In the match against Arizona, referee Gene Steratore’s refereeing team penalized the San Francisco team nine times, and that cost them 107 yards they could not afford. Two hits on Cardinals quarterback Drew Stanton cost the 49ers 30 yards in all, and that resulted in a third-quarter touchdown that got the Arizona team back in the game.

Another time, Boldin himself was penalized for unnecessary roughness when they were on the six-yard line, and they were moved back to the 21-yard line. But Boldin said he was provoked and that he spoke to the referee about it, “My penalty was my penalty. I shouldn’t have did it. The guy’s been taking shots at me the whole game. I told the coach that. I told the ref that three times. ‘I didn’t see it, I didn’t see it, I’ll look for it.’ But as soon as we do something, wow, they see it. But when guys are doing crap to us, ‘We didn’t catch it.’”

In the end though, Boldin was pragmatic about the whole situation, “They’ll say we had a lot to do with it, and we did. We could’ve played better here and there, but it’s crazy.”

Sources: CSN Bay Area, CBS Sports, Golden Gate Sports

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Billy Horschel Plays the Best Golf of His Career and Wins the Playoffs in Atlanta.

So, let’s back-track, about a month. Billy Horschel didn’t even make the cut for the first FedEx Cup playoff, falling from #69 in the standings to #82. He’d only been in the top 10 in a tournament twice all season and, aside from being weeks away from becoming a father, had really nothing much to look forward to on the golf course.

Horschel told the press, “I remember flying home and talking with my wife [after the first playoff] and she said, ‘You’re probably just waiting for the season to be over and start a new season.’ I sort of was. But at the same time, I knew my game was in the right shape and I just needed to get out of my own way. I needed to allow my golf game to show.”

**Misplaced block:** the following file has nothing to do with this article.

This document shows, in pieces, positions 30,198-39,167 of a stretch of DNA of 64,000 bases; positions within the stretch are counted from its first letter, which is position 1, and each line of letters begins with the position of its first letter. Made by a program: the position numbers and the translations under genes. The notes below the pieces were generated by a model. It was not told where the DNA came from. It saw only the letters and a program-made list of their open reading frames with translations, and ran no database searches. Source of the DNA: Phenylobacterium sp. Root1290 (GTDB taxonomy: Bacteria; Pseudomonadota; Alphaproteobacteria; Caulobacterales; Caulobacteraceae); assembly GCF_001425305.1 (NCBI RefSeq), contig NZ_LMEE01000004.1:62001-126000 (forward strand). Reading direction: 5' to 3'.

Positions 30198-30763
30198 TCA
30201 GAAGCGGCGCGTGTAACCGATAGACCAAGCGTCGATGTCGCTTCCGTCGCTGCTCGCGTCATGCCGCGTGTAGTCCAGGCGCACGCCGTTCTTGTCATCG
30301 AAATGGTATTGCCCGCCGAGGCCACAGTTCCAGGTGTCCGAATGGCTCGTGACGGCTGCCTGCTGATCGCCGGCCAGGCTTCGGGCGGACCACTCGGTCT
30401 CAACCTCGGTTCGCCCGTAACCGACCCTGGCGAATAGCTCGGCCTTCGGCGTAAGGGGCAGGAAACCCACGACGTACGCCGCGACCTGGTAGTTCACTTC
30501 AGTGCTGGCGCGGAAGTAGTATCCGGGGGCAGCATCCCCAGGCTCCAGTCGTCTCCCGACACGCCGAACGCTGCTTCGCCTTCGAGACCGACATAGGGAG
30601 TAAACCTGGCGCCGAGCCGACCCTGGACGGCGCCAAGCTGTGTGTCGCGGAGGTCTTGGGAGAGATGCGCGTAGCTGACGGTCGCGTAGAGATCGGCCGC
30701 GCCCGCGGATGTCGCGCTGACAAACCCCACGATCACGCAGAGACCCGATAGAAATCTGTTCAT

He certainly did that by being runner-up in Boston, Massachusetts  and winning the tournament in Denver, Colorado. For his first three days in Atlanta, he carded in the 60s  and shared the lead the world’s #1 golfer, Rory McIlroy.

McIlroy was the favorite, but his play has been on and off since he won two majors and the World Golf Championship. He’s allowed. McIlroy was doing OK for the first few holes but his ball found the water on the fifth hole and he got himself a double-bogey. Around the turn, he made three bogeys and, although he salvaged those with three consecutive birdies, managed to finish up with a 71, and that got him shared second place with Jim Furyk.

Meanwhile, Horschel was playing a safe game of golf, staying ahead of Furyk the whole way. There were a couple of great saves along the way – the best being on the 16th hole where he drove into the trees and putted a magnificent 30-footer to save his par – and for his 12th round in a row, Horschel carded in the 60s, a two-under-par 68.

Horschel bags the $10 million prize but, sadly, missed the cut for the Ryder Cup as Tom Watson had to complete his team before Horschel caught fire.

Sources: Boston Globe, Arizona Daily Star, Aljazeera